Strawberry shortage affecting South Texas

Posted at 5:42 AM, Apr 05, 2018
and last updated 2018-04-05 06:42:40-04

If you love strawberries, you may have noticed prices were up the past couple of weeks. 

Cold, rainy weather in California and parts of Mexico are to blame for the price hike on strawberries nationwide. 

California grows nearly 90 percent of all strawberries produced in the U.S., and due to heavy rains and cold weather in California, many crops were destroyed. The produce business is always at the mercy of Mother Nature. 

"We can only hope, we can only order, we can only buy, and only pray, but at the end, if Mother Nature wants to be nasty, and California has been having a hard time, and a lot of our produce come from there. Between the mudslides, rain, and fires, it is a tough area. So we are all dependent on what happens out there a lot," said CC Produce sales manager David Kasperitis. 

During the past couple of weeks, grocery stores, restaurants, and produce companies had to scramble to find a way to restock strawberries.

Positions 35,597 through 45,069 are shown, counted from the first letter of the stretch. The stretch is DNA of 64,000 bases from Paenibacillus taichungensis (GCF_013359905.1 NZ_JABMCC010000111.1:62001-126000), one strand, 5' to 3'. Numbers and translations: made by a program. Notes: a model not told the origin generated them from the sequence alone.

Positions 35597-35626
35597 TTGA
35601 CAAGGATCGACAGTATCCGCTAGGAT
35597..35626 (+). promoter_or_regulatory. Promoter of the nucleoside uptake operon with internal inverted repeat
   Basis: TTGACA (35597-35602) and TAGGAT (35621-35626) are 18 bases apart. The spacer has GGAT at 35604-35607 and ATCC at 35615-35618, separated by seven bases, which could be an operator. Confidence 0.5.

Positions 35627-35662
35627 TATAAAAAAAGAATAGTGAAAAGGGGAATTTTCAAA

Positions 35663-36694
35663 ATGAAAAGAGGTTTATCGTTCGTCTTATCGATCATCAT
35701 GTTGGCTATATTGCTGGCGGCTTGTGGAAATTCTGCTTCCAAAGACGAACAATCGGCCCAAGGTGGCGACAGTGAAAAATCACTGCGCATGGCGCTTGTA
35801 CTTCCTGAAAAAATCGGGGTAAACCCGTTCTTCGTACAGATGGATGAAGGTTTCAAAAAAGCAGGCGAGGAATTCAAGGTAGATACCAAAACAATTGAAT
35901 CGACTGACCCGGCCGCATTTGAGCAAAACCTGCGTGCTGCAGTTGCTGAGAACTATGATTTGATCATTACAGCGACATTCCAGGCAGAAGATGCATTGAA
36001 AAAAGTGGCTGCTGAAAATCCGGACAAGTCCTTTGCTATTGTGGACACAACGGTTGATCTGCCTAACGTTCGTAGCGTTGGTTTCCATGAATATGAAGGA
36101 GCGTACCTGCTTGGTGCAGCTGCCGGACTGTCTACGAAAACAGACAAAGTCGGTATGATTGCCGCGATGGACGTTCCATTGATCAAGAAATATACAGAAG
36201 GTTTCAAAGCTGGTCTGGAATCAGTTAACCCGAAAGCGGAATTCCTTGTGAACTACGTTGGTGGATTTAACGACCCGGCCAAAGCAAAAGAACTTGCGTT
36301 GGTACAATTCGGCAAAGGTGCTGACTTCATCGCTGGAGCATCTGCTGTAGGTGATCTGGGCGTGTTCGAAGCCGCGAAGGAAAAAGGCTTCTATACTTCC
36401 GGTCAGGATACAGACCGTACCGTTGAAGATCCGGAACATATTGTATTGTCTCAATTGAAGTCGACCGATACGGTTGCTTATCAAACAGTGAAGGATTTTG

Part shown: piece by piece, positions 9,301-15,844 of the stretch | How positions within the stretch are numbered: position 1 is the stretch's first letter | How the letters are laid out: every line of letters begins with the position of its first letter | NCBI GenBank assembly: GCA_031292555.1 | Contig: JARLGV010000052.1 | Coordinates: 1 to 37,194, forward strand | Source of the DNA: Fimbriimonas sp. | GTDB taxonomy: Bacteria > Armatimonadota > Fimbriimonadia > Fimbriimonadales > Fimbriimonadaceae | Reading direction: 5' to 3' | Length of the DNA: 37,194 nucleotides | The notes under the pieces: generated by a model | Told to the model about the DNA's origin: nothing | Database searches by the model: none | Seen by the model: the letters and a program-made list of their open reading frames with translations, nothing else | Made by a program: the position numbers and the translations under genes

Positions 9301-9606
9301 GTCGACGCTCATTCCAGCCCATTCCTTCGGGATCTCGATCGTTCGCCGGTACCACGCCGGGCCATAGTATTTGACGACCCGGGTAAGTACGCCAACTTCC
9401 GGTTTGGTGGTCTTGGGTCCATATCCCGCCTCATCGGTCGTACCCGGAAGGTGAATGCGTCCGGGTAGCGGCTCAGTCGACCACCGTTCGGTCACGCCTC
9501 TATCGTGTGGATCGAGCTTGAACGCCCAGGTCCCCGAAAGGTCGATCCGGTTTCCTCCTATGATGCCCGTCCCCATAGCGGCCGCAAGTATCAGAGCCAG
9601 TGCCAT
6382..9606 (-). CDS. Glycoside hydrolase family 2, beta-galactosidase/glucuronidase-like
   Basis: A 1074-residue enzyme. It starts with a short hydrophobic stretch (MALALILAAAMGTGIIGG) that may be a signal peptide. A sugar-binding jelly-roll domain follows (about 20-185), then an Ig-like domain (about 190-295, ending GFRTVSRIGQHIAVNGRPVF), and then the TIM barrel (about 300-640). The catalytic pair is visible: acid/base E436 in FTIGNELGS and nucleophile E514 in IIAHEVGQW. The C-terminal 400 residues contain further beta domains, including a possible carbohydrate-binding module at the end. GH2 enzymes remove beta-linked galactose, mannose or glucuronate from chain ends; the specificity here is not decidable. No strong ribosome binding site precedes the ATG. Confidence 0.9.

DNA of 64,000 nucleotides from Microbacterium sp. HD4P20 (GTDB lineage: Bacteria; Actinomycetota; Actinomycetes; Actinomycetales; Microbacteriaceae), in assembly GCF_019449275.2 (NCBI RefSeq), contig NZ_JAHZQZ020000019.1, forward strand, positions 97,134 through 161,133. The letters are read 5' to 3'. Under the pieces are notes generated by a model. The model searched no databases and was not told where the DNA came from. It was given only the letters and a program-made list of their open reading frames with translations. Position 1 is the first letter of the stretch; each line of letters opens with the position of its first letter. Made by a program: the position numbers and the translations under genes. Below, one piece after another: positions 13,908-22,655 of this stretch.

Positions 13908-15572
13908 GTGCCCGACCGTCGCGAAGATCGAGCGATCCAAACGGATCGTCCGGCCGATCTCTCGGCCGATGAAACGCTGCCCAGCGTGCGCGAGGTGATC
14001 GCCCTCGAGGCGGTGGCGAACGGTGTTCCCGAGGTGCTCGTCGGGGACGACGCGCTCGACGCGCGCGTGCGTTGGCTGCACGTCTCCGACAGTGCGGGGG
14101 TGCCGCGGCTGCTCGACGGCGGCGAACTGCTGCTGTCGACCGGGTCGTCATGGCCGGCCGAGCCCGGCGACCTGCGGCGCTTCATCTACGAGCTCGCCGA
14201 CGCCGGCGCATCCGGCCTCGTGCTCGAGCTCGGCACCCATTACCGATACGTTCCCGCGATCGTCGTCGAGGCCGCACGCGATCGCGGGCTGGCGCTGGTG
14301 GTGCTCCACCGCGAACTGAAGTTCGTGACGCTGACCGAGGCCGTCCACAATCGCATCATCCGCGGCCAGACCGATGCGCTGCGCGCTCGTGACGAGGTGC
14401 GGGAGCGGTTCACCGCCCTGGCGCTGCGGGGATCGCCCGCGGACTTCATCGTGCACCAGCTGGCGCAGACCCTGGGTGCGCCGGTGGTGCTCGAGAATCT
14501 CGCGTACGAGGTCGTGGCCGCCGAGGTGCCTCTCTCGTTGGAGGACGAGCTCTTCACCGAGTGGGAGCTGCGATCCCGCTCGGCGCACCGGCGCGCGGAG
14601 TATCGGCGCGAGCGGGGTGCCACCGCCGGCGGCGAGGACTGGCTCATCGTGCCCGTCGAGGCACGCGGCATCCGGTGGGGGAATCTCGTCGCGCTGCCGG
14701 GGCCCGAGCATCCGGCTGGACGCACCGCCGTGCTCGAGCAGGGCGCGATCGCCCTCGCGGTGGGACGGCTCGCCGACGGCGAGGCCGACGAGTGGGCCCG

"We had to be selective. We had to cut some people short and couldn’t fulfill all orders of course, but we did the best we could. We had to find some different sources, different vendors, and different brokers out there. Our buyer worked hard and found what he needed to do, and we got the best we could," said Kasperitis. 

While this is a nationwide shortage, some businesses here in the Coastal Bend did  their customers a favor and took the hit for them. 

"What we pay when they are in season is usually $14-15 a flat, and now with the availability being hard to get, the prices have shot up to $37-$40 a flat, depending on where you are getting them from. We are just absorbing the cost. It is kind of like when the eggs go up or the meat goes up, we just absorb the cost," said Atomic Omelette and Grill owner Mike VanSyckle. 

"Because of the high demand and low volume, it went into the $30s, but we kept it right there, and we basically took a hit to get what our customers wanted," said Kasperitis. 

The strawberry situation is slowly starting to improve and should be back to normal soon. The South Texas area stores and produce companies are expected to be 100 percent restocked with strawberries as soon as this weekend.